Tomorrow morning, ActionAid USA is cosponsoring an action in Washington, DC, targeting Customs and Border Protection (CBP) Commissioner Kevin, along with our allies across the faith, immigrant rights, and environmental movements. We are protesting CBP’s brutality and its participation in the “family separation” atrocities currently taking place at our southern border – something we prefer to call “state-sponsored kidnapping” in an attempt to better reflect the horror of this practice.
It has been with increasing outrage that we watch how the U.S. immigration enforcement apparatus has shown its true colors under the current administration. The machinery of mass detention and deportation was established, funded, and expanded in a bipartisan fashion well before Donald Trump. State-sponsored kidnapping is, unfortunately, history repeating itself and not entirely a fresh new evil solely attributable to the Trump administration. But overt white supremacy at the top of our government has allowed hate and inhumanity to flourish, even more unfettered than before, in agencies like CBP and Immigration and Customs Enforcement (ICE).
While domestic immigration policy is not an issue we work on actively as ActionAid USA, the issues we do work on – land rights, food security, climate justice – all have deep implications for the movement of people. We stand in solidarity with people and communities as they struggle to keep their ancestral lands, or ensure that they can grow enough food to eat, or adapt to increasingly severe climate impacts. We also stand with these same people and communities when the challenges they face mean that the most rational – and often the only – choice that they have is to get up and move.
As my colleague Doug Hertzler recently wrote, ActionAid has a presence in Guatemala where there are many factors forcing people like Claudia Gomez, the indigenous woman murdered by CBP a month ago, to migrate. In Guatemala, as in many countries, indigenous peoples like Claudia’s once occupied land that has been taken from them for large-scale plantations or other “development” projects that offer no benefit to local communities – outright displacing many and leaving still more with few livelihood opportunities. And as the climate crisis worsens, large-scale forced displacement due to increasingly intense storms, droughts, sea level rise and more is a virtual inevitability, including from Central America into the United States.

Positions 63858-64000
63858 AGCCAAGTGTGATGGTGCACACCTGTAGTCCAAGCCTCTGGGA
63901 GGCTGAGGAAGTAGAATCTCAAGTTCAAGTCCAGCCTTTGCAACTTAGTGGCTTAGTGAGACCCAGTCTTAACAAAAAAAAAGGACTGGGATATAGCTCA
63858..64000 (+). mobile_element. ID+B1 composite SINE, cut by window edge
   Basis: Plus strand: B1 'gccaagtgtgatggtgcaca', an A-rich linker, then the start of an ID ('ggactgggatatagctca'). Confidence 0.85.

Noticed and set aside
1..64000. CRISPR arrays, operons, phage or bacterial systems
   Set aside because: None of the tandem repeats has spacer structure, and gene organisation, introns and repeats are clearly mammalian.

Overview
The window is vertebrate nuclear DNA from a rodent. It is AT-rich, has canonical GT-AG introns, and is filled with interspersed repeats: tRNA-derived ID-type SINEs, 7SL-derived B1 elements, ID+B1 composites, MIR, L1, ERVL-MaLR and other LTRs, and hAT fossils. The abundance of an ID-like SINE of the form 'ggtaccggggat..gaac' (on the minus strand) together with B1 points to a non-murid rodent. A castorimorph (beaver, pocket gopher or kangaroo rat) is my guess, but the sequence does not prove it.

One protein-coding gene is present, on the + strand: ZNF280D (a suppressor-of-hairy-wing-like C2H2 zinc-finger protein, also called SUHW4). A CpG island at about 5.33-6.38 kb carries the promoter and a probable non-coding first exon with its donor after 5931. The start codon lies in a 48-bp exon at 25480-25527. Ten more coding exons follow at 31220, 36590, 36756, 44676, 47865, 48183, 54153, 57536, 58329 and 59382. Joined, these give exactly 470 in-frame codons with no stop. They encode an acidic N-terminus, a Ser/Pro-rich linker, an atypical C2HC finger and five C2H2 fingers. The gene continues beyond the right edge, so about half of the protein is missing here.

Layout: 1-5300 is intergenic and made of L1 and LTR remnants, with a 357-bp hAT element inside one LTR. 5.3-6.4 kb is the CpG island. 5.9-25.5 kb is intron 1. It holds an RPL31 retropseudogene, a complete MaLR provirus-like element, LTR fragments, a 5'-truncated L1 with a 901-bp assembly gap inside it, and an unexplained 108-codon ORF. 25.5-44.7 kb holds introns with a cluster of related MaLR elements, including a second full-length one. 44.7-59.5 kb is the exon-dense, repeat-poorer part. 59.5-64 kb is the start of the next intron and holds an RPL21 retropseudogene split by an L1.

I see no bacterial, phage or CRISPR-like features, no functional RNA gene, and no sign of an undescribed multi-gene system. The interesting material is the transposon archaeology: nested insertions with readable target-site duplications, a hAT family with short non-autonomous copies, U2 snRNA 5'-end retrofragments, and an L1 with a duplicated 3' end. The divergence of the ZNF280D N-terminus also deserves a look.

U.S. complicity, or outright guilt, is at the heart many of these root causes of forced migration – from our historical efforts to destabilize democratic governments, to our economic pressures leading countries to pursue massively inequitable development pathways, to our disproportionate contribution to global climate change. This makes it doubly unjust that our response to migrants at our borders is so deeply lacking in compassion and humanity.
It is with this in mind that ActionAid USA, as part of a global organization that takes sides with people living in poverty and those most marginalized around the world, is choosing now to engage in the resistance to the unjust U.S. immigration enforcement machine.
Our action tomorrow targets CBP, a fundamentally abusive agency that is at the forefront of state-sponsored kidnapping and so many other atrocities at the U.S.-Mexico border and elsewhere. But we believe that the very idea of criminalizing migration runs counter to the full realization of human rights for all, especially when so many of the root causes of migration can be traced to unjust policies in rich countries like our own, ongoing legacies of colonialism, global environmental and climate injustice, and an increasingly inequitable international economic order.
As the movement for radical reform of the U.S. immigration system – including the outright abolition of agencies like ICE and CBP – grows in momentum in our country, we must also be clear-eyed and critical about the U.S. policies that are driving people from their homes in the first place. As an international organization grounded in the struggles of frontline communities in the global South, we will continue to bring these perspectives into the broader narrative.